draft of next week’s schedule. “You should remember that.”
“Sorry,” August says. “You’re a lifesaver. My pork product savior.”
Lucie pulls a face that makes her look like a bird of prey in liquid eyeliner.
“You like jokes. I don’t.”
“Sorry.”
“Don’t like apologies either.”
August bites down another sorry and turns back to the register, trying to
remember how to put in a rush order. She definitely forgot the side of
hashbrowns for table seventeen and—
“Jerry!” Lucie shouts through the kitchen window. “Side of hashbrowns, on
the fly!”
“Fuck you, Lucie!”
She yells something back in Czech.
“You know I don’t know what that means!”
“Behind,” Winfield warns as he brushes past with a full stack in each hand,
blueberry on the left, butter pecan on the right. He inclines his head toward the
kitchen, braids swinging, and says, “She called you an ugly cock, Jerry.”
Jerry, the world’s oldest fry cook, bellows out a laugh and throws some
hashbrowns on the grill. Lucie, August has discovered, has superhuman eyesight
and a habit of checking her employees’ work at the register from across the bar.
It’d be annoying, except she’s saved August’s ass twice in five minutes.
“You are always forgetting,” she says, clicking her acrylics against her
clipboard. “You eat?”
August thinks back over the last six hours of her shift. Did she spill half a
plate of pancakes on herself? Yes. Did she eat any? “Uh … no.”
“That’s why you forget. You don’t eat.” She frowns at August like a
disappointed mother, even though she can’t be older than twenty-nine.
“Jerry!” Lucie yells.
“What!”
“Su Special!”
“I already made you one!”

“For August!”
“Who?”
“New girl!”
“Ah,” he says, and he cracks two eggs onto the grill. “Fine.”
August twists the edge of her apron between her fingers, biting back a thank
you before Lucie throttles her. “What’s a Su Special?”
“Trust me,” Lucie says impatiently. “Can you work a double Friday?”
The Su Special, it turns out, is an off-menu item—bacon, maple syrup, hot
sauce, and a runny fried egg sandwiched between two pieces of Texas toast. And
maybe it’s Jerry, his walrus mustache suggesting unknowable wisdom and his
Brooklyn accent confirming seven decades of setting his internal clock by the
light at Atlantic and Fourth, or Lucie, the first person at this job to remember
August’s name and care if she’s living or dying, or because Billy’s is magic—
but it’s the best sandwich August has ever eaten.
It’s nearly one in the morning when August clocks out and heads home,
streets teeming and alive in muddy orange-brown. She trades a crumpled dollar
from her tips for an orange at the bodega on the corner—she’s pretty sure she’s
on a collision course with scurvy these days.
She digs her nail into the rind and starts peeling as her brain helpfully
supplies the data: adult humans need sixty-five to ninety milligrams of vitamin C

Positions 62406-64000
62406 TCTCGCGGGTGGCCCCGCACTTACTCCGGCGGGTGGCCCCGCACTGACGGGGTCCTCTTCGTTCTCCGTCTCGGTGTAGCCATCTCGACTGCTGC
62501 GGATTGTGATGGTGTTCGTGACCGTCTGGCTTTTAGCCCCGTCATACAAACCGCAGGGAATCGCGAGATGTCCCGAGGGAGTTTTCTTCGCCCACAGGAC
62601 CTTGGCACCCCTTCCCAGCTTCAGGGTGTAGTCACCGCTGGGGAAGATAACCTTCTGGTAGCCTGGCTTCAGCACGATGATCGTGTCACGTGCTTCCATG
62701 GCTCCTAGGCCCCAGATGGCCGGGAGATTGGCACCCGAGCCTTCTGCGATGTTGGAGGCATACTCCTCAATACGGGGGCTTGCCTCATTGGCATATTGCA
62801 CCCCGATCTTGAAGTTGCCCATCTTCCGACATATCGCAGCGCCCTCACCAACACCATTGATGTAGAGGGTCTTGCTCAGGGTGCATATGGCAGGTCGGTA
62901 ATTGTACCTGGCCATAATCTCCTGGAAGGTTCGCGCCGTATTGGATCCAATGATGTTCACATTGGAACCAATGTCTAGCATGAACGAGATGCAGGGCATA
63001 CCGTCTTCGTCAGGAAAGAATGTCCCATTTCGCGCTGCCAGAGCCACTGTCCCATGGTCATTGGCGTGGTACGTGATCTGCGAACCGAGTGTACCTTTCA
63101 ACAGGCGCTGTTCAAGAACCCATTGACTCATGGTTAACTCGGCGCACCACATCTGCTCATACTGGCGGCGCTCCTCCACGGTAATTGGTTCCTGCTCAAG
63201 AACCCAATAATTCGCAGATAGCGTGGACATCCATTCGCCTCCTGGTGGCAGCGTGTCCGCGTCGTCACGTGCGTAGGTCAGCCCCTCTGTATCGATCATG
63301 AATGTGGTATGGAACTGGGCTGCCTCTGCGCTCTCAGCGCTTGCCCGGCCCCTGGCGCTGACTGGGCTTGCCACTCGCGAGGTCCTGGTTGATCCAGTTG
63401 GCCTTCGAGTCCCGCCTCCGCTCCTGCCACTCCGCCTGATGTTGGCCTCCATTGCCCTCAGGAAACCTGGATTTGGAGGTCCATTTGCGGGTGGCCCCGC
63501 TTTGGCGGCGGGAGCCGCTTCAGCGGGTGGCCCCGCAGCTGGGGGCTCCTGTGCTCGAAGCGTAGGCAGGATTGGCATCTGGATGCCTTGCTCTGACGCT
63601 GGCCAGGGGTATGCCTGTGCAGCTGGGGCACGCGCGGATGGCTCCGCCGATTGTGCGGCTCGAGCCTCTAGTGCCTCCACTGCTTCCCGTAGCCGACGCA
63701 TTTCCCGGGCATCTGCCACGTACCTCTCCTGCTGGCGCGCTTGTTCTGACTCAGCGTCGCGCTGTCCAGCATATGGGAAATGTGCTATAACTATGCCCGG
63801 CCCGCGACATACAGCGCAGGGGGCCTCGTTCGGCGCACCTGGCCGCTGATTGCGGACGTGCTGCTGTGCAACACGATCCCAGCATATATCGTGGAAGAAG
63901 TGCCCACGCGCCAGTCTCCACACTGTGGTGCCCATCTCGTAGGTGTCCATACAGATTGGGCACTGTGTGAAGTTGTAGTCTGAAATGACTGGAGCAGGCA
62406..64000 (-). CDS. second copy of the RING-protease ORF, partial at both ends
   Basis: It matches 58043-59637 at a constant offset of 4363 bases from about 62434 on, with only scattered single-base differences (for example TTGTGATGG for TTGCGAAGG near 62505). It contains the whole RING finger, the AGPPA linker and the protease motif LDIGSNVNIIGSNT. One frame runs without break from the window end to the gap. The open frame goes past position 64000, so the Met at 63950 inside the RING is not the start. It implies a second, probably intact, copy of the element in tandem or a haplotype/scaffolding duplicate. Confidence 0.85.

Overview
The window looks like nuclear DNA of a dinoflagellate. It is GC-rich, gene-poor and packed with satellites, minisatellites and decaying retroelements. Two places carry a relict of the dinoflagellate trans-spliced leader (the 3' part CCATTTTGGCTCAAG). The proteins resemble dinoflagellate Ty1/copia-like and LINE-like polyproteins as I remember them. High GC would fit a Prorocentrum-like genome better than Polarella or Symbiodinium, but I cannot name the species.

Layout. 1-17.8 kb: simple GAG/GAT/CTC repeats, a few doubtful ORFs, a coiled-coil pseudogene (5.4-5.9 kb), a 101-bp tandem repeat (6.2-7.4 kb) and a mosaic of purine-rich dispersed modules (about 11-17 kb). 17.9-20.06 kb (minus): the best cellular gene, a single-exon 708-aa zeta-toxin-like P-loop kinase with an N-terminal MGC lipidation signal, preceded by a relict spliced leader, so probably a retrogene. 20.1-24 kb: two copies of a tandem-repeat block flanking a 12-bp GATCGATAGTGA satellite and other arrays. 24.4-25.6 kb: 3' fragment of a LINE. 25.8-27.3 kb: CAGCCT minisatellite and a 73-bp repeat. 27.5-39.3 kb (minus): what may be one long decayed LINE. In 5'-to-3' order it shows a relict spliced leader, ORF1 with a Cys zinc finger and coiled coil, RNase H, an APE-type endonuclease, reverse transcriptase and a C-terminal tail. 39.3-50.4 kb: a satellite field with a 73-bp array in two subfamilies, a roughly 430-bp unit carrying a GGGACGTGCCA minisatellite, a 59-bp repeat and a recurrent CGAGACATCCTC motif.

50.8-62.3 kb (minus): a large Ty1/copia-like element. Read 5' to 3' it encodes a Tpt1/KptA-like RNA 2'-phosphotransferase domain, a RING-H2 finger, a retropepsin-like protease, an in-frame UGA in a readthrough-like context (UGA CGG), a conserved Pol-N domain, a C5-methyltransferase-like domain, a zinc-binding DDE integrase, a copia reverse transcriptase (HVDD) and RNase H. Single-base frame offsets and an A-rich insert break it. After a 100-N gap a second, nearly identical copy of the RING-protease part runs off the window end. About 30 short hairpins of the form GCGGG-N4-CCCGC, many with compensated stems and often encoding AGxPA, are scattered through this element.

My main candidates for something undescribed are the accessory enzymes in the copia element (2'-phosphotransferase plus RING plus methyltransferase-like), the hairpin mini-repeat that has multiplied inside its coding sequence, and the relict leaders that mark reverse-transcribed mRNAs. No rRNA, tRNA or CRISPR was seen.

a day. One orange contains fifty-one. Not quite staving off the scurvy, but a start.
She thinks about this morning’s lecture and trying to find a cheap writing
desk, about what Lucie’s story must be. About the cute girl from the Q train
yesterday. Again. August is wearing the red scarf tonight, bundled warm and
soft like a promise around her neck.
It’s not that she’s thought a lot about Subway Girl; it’s just that she’d work
five doubles in a row if it meant she got to see Subway Girl again.
She’s passing through the pink glow of a neon sign when she realizes where
she is—on Flatbush, across from the check-cashing place. This is where Niko
said his psychic shop is.
It’s sandwiched between a pawn shop and a hair salon, peeling letters on the
door that say MISS IVY. Niko says the owner is a chain-smoking, menopausal
Argentinian woman named Ivy. The shop isn’t much, just a scuffed-up, greasestained, gray industrial door attached to a nondescript storefront, the type you’d
use for a Law & Order shooting location. The only hint to what’s inside is the
single window bearing a neon PSYCHIC READINGS sign surrounded by hanging
bundles of herbs and some—oh—those are teeth.

August has hated places like this as long as she can remember.
Well, almost.
There was one time, back in the days of bootleg Say Anything. August tugged
her mom into a tiny psychic shop in the Quarter, one with shawls over every
lamp so light spilled across the room like twilight. She remembers laying her
hand-me-down pocketknife down between the candles, watching in awe as the
person across the table read her mother’s cards. She went to Catholic school for
most of her life, but that was the first and last time she really believed in
something.
“You’ve lost someone very important to you,” the psychic said to her mother,
but that’s easy to tell. Then they said he was dead, and Suzette Landry decided
they weren’t seeing any more psychics in the city, because psychics were full of
shit. And then the storm came, and for a long time, there were no psychics in the
city to see.
So August stopped believing. Stuck to hard evidence. The only skeptic in a
city full of ghosts. It suited her fine.
She shakes her head and pulls away, rounding the corner into the home
stretch. Orange: done. Scurvy: at bay, for now.
On flight three of her building, she’s thinking it’s ironic—almost poetic—
that she lives with a psychic. A quote-unquote psychic. A particularly observant
guy with confident, strange charm and a suspicious number of candles. She
wonders what Myla thinks, if she believes. Based on her Netflix watchlist and
her collection of Dune merch, Myla’s a huge sci-fi nerd. Maybe she’s into it.
It’s not until she reaches into her purse at the door that she realizes her keys
aren’t there.
“Shit.”
She attempts a knock—nothing. She could text to see if anyone’s awake … if